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Chinese shares and currency red herrings

The main headline stories over the past month have been the sudden crash of the Chinese stock market bubble, the devaluation of the Chinese currency, and how they sparked a sell-off in global shares.

The bursting of the Chinese stock market bubble should not have been a surprise, as we wrote about it in May. The market is little more than a casino driven mainly by first time gamblers using borrowed money, and share prices have little to do with company fundamentals or the underlying economy.

The Chinese market fell by 26% midmonth but recovered partially to end down 12% for the month. To date the Chinese crash has wiped out just six months of gains, so the only people who lost money were those who panic bought in the frenzy earlier this year (many first-timers and many using borrowed money), and then panic sold in the crash.

Investors who had bought shares prior to March this year are still ahead. At the end of August the Shanghai Composite closed down 38% from its 12th June high. Fearing the crash would have wider implications for the Chinese economy the central bank cut interest rates and reduced bank reserve ratio requirements, increasing the amount banks can lend. It also suspended most listed shares from trading so shareholders were unable to sell shares. The main risk in emerging markets is the likely impact of a rising US dollar and US interest rates on US dollar borrowers.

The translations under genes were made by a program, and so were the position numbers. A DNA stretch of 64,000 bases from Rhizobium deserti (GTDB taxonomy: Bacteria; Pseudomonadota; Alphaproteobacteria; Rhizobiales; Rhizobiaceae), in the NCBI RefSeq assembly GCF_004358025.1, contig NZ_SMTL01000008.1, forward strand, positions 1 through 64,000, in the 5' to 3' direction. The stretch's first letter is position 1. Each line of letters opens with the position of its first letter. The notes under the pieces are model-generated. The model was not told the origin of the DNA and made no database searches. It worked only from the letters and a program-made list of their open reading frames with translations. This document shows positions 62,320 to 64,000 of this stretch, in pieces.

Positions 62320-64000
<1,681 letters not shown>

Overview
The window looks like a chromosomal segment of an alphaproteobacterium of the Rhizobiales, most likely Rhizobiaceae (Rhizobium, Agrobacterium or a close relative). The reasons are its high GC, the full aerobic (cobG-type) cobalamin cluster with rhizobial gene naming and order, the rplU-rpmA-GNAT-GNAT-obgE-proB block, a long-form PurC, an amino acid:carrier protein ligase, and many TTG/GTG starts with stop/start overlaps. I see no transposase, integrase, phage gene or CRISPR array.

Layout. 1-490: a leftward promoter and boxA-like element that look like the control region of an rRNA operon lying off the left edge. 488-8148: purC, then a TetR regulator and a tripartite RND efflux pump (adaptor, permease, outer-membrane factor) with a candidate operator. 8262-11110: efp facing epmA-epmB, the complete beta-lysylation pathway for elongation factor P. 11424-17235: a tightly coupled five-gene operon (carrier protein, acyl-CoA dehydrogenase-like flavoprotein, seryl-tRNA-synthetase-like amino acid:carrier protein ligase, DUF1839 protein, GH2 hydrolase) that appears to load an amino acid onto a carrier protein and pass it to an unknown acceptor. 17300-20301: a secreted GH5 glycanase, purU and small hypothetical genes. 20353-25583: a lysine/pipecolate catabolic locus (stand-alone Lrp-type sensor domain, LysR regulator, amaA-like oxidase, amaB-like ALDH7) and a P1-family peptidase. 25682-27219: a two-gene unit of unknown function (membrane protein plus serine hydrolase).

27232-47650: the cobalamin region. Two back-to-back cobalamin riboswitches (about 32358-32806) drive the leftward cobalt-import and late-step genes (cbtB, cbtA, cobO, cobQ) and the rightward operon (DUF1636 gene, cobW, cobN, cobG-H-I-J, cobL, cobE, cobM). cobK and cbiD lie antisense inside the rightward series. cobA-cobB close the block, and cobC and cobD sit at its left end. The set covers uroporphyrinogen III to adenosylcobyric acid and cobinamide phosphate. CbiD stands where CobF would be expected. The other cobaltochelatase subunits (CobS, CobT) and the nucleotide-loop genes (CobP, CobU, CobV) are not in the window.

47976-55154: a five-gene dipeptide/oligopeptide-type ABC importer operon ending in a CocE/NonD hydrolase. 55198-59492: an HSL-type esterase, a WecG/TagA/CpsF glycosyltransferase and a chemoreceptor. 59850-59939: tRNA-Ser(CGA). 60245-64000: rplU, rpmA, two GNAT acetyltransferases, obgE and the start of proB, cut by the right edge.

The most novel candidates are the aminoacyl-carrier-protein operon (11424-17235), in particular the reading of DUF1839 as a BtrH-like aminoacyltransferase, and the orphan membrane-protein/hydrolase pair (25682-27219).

Turning to recent currency moves, the real story of the past year has been the rise of the US dollar as the Fed prepares to raise interest rates with the improving US economy while other major markets are slowing, cutting rates and printing money. The Chinese have been remarkably patient watching the RMB being dragged upward by the US dollar peg. Over the past 12 months the RMB has fallen a tiny 4% against the US dollar, including the 3% “shock” devaluation on 11-12 August 2015. In contrast the Euro has fallen by 15% and the Yen has fallen by 14% over the same period.

Japanese and European company earnings and share prices have benefited from the falling Yen and Euro but US shares have struggled against the rising dollar and fears of higher US interest rates. Australian shares have also been flat, held back by the collapses in commodities prices and also by the big banks’ scramble to raise capital to reduce their leverage.

What else is happening in China?

The Chinese economy is probably growing at a rate much lower than the official 7%. Growth has been propped up since 2009 by debt-funded state-directed infrastructure spending. As the economy is slowing even further this year, the latest plan is to grow Beijing into a mega city of 300 million people that spills over into neighbouring Tianjin, Hebei and Shandong provinces. It has already started relocating government departments. The official unemployment rate is being kept low at around 4% by mega projects like these and also by keeping factories over-producing and then exporting the surpluses to the rest of the world, which has kept global inflation low.

Aside from the stock market fall the main market event in August was the sudden 3% devaluation of the RMB against the US dollar to help exporters. However by month end the central bank was having to intervene to prevent further declines, amid accusations from the US that China was enflaming a currency war.

Military tension also rose between China and Japan in the lead-up to the 70th anniversary of the end of World War 2. Nationalist pride directed against China is Japan PM Shinzo Abe’s ‘fourth arrow’ in his national revival plan. Also North Korea stepped up its war preparations against South Korea after a heated artillery exchange.


Ashley Owen is Joint CEO of Philo Capital Advisers and a director and adviser to the Third Link Growth Fund. This article is for general education only, not personal financial advice.



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